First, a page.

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Next week, the latest installment in the Tom Clancy’s Ghost Recon series, Ghost Recon Wildlands, is set to make its official launch. The release of the military-themed first person shooter is definitely much anticipated, considering that 6.8 million users have downloaded the game’s beta version. But there’s one party that’s not all that pumped about the game’s release and it just so happens to be the Bolivian government.

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According to Reuters, Bolivia actually filed a formal complaint with the French embassy — the game was produced by France-based company Ubisoft Entertainment SA — because of the way that Bolivia is portrayed in the game as a country controlled by Mexican drug traffickers. To be fair, Bolivia is the world’s third-largest producer of coca leaves, which are used to make cocaine. So yeah, drugs are a pretty major part of the country’s whole deal.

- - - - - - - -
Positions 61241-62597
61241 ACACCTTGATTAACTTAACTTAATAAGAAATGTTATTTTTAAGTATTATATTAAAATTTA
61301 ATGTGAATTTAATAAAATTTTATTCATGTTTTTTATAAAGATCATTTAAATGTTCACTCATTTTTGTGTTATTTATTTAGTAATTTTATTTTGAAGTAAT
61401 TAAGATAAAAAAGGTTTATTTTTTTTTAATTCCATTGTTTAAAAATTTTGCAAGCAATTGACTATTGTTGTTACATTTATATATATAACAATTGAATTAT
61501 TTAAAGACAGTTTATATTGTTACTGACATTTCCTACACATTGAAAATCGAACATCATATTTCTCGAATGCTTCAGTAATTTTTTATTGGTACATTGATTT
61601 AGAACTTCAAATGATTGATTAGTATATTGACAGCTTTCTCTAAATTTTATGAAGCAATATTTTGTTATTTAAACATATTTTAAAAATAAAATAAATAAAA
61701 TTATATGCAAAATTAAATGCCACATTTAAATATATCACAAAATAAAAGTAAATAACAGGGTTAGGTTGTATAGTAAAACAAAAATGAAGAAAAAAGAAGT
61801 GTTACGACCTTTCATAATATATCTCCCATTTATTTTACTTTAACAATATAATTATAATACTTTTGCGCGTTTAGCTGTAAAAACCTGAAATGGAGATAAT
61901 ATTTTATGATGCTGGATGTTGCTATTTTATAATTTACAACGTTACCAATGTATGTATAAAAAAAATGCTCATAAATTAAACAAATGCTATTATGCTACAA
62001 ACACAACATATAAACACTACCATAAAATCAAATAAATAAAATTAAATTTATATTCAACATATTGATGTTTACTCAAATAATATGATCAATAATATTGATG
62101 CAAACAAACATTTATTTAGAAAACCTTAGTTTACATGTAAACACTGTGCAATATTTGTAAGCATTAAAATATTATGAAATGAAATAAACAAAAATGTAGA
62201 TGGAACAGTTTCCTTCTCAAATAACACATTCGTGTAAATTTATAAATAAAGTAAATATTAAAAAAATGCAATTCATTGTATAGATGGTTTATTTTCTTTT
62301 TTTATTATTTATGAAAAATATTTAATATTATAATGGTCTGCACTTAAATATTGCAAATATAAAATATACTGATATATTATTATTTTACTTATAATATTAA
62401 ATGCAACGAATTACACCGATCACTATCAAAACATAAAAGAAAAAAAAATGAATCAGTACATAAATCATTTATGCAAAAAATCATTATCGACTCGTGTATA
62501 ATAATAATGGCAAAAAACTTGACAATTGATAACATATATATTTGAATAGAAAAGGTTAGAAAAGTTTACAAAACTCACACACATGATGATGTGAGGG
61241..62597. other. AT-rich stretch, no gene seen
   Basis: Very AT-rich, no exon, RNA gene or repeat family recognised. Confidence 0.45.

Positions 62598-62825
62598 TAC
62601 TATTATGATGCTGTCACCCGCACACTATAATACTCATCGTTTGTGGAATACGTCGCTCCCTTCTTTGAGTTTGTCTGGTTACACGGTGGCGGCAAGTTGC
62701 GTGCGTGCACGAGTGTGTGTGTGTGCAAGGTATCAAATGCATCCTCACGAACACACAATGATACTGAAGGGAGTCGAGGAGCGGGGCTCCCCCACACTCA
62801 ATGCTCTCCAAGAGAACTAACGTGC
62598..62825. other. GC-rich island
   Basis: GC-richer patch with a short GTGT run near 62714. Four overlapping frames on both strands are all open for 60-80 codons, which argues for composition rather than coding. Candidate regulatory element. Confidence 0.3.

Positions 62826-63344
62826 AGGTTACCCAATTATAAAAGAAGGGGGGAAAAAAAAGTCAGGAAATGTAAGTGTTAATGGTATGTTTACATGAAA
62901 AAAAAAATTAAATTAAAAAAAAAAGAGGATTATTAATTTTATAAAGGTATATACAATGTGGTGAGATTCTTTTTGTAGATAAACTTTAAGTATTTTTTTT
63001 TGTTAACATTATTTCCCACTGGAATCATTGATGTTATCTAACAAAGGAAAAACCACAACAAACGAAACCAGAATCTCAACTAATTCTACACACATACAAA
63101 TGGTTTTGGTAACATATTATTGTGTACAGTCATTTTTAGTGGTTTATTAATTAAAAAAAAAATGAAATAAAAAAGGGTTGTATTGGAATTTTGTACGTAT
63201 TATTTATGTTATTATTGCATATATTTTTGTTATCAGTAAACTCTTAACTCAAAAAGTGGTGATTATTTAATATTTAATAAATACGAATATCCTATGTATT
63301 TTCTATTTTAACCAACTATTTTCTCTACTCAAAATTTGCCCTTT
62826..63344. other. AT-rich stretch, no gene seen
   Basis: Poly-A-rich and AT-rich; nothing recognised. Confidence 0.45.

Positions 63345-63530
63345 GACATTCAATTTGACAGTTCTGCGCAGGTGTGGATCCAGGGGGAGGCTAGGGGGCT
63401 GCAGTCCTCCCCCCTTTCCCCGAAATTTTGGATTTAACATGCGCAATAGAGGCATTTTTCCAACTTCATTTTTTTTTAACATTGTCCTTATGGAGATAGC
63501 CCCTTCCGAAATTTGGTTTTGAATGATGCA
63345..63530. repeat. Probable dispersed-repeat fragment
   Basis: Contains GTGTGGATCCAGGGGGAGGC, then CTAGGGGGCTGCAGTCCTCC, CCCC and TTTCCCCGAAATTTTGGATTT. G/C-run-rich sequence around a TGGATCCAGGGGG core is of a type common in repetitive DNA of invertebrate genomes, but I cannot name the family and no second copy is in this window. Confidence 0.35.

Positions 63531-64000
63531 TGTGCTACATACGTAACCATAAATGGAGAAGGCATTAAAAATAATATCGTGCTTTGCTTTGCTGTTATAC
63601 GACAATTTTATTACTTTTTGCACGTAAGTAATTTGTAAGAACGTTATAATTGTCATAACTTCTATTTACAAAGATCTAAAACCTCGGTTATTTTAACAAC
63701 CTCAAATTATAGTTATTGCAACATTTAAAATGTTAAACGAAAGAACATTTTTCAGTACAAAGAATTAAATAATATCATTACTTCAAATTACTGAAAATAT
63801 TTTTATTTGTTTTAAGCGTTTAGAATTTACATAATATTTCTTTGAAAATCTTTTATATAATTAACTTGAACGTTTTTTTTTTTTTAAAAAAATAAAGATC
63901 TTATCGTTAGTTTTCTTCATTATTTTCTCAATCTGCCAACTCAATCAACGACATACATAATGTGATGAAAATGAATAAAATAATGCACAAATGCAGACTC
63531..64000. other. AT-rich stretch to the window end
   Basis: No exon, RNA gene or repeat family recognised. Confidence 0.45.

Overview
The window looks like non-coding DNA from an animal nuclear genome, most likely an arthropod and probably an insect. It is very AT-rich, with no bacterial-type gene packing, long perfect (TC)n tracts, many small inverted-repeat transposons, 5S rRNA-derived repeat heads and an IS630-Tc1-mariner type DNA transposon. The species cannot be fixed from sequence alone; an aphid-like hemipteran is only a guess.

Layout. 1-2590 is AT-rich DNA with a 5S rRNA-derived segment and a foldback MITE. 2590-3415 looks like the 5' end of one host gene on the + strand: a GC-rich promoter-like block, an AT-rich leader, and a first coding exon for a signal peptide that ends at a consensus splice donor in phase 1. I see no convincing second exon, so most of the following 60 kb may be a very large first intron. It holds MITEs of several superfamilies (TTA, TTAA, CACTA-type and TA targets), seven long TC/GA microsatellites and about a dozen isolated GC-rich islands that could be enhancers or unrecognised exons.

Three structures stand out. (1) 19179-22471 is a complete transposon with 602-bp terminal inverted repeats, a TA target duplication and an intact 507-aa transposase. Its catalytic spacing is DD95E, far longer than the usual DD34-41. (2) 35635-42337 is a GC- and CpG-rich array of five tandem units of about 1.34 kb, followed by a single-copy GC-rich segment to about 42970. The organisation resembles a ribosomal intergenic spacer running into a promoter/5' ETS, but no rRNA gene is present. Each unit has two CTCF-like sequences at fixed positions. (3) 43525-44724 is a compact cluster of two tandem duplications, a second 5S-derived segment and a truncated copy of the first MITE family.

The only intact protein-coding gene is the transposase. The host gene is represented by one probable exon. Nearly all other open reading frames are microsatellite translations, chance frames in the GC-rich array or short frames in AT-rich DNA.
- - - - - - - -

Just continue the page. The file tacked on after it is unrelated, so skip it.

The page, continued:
In a press conference Wednesday, Interior Minister Carlos Romero said that if the French government didn’t intervene, that Bolivia reserved the right to take legal action.

Ubisoft’s response? Chill out, it’s a work of fiction, dude.

“While the game’s premise imagines a different reality than the one that exists in Bolivia today, we do hope that the in-game world comes close to representing the country’s beautiful topography,” Ubisoft said in a statement.

It looks like Bolivia’s picking a losing battle here. But hey, maybe Mr. Romero should try playing the game when it comes out. He may even find that he likes it.

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